In New York we are working with RevSquare (formerly Mignon Media) on a range of initiatives.  We were fortunate to pull in preHype’s Stacey Seltzer and to tap his expertise on the Asian market, and are also working with ex-Forrester Head of Consumer Research, Jaap Favier of Small Circle on developing a crash course in emerging technologies that we’re already talking about with a range of prospective clients.   On the brand licensing side, we’re partnered with Tatiana Whytelord’s Intelligent Brand Extension collective to bring emerging technology intelligence and insight to their clients.

We were asked recently by Small Biz Trends about how viable it is to scale The Realtime Project business. We’re finding that the two-way nature of these collaborations are generating their own momentum, and keeping us pretty busy.

If you’re interested in working with us, let us know!

After a summer hiatus, we are kicking off the autumn series with a Realtime Speakeasy event on Tuesday, October 19th, 7-9pm.

Please join us for an evening of discussion and drinks at Hub Culture Pavilion off Carnaby Street.

Realtime Speakeasy
Tues, 19 October
Hub Culture Pavilion (HCP)
49 Carnaby Street, 1st floor Kingly Crt (entry in passage next to Ben Sherman)
W1F 9PY
London

We’ll announce the presentation theme soon and promise it will be a good one!

If you are new to the Realtime Speakeasy and interested in attending, please drop us a line at kit@therealtimeproject.com.

In our ongoing quest to find examples of companies pushing the envelope in integrating their digital strategies with their real-world platforms, we tip our fedoras this week to Jack Wills.

A British fashion label targeting fans of over-priced US imports like Abercrombie and Hollister with distressed plaid, and university-logo style branded tees and hoodies, Jack Wills came onto the scene quietly a few years ago with locations in tony, but tourist-y locations such as Portobello Road, Westbourne Grove, Kings Road, and Kensington.

Now, in a tipping point for targeting more mainstream shoppers, Jack Wills has opened a 3-floor emporium in Covent Garden on the same stretch of Longacre opposite high street staples, Esprit, Gap, and H&M.

But what sets this store apart besides its theme-park interior – is the clever and ubiquitous integration of digital calls-to-action throughout the store.   From QR-codes to crudely- lettered wall paintings invite shoppers to “follow Jack Wills” on Twitter, Jack Wills acknowledges the blurred lines of their young consumers’ lifestyles, shopping, and behavioural patterns.  Staffers are also incented to encourage shoppers to participate in the environment (when a young man named Angus saw me covertly shooting photos of the store interior with my camera phone, he proudly stepped up and launched into a pitch about all of the ‘innovative’ ways shoppers can interact with the brand.  He also told me to be sure to ‘mention his name’ in my tweet and hash-tag it  #jwsummer to gain him more kudos from his bosses and a possible performance-based bonus for ‘most tweeted about employee’!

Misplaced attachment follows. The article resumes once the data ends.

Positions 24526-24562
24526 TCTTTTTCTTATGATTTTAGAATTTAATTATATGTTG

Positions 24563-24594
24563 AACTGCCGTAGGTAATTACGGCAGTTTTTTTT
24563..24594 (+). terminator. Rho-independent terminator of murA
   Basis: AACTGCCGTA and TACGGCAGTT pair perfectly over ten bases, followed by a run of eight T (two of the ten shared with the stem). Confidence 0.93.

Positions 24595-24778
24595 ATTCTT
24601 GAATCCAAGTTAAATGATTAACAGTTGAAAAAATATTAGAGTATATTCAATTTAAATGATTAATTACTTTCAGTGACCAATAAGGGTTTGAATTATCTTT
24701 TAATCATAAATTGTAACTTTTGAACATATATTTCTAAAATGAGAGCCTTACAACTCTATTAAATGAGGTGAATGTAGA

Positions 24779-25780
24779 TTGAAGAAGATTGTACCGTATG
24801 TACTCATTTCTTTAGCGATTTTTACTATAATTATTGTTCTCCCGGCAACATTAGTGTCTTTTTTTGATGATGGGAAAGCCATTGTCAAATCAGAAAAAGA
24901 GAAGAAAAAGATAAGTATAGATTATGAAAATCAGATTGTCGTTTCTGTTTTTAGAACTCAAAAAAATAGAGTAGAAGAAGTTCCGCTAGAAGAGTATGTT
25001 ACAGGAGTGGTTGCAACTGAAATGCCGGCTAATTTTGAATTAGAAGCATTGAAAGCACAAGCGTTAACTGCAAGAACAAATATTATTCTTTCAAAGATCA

Jack Wills

To solidify the brand’s positioning to the aspiring country club set, a wall banner invited users to access exclusive video of the store’s recent Martha’s Vineyard and Nantucket openings.  To be part of the Jack Wills community means to have a connection with like-minded lovers of the brand across the Atlantic, and a vicarious all-access pass to some of the most exclusive summer resorts in the world.

The basement lounge level of the store boasts comfy couches, hang-out space, wifi, and a stage on which (according to Angus),  bands will periodically perform.  Retail space as third place, as theatre, and as digitally-enabled environment that extends all the way to the US.  Consistent with this “store-as-performance-space” theme, Jack Wills sister brand, Aubin & Wills has entered a collaboration with Soho House to open the Aubin Cinema – a sparsely merchandised, but beautiful store in Shoreditch with a movie theatre in the basement.

All of these physical locations becomes nodes in the Jack Wills network, which along with ubiquitous and consistent presence on social networks like Facebook and Twitter enables the brand to integrate with all aspects of their young consumers’ lives:  their musical tastes, their film preferences, not to mention their fashion likes and dislikes.

We’ll be tracking this brand’s evolution, and advising clients to pay close attention as well to what could well be one of the first success cases in 360-degree lifestyle branding in the age of realtime.

Every major sporting event has its share of upsets, controversies and break-out stars, and this year’s World Cup extravaganza in South Africa has proved no different.  What has set this tournament apart from its predecessors has been the widespread use of realtime tools by consumers and companies alike. This has been one of the most exciting things for us at The Realtime Project because it has allowed us as fans to track the progress of our favourite teams and players with greater precision.

As emerging tech trend watchers, meanwhile, it has enabled us to monitor the impact of brands directly or indirectly associated with the tournament. Without doubt, the World Cup has highlighted the disruptive potential of realtime technologies, and offered a glimpse of how they’ll affect our lives in the future.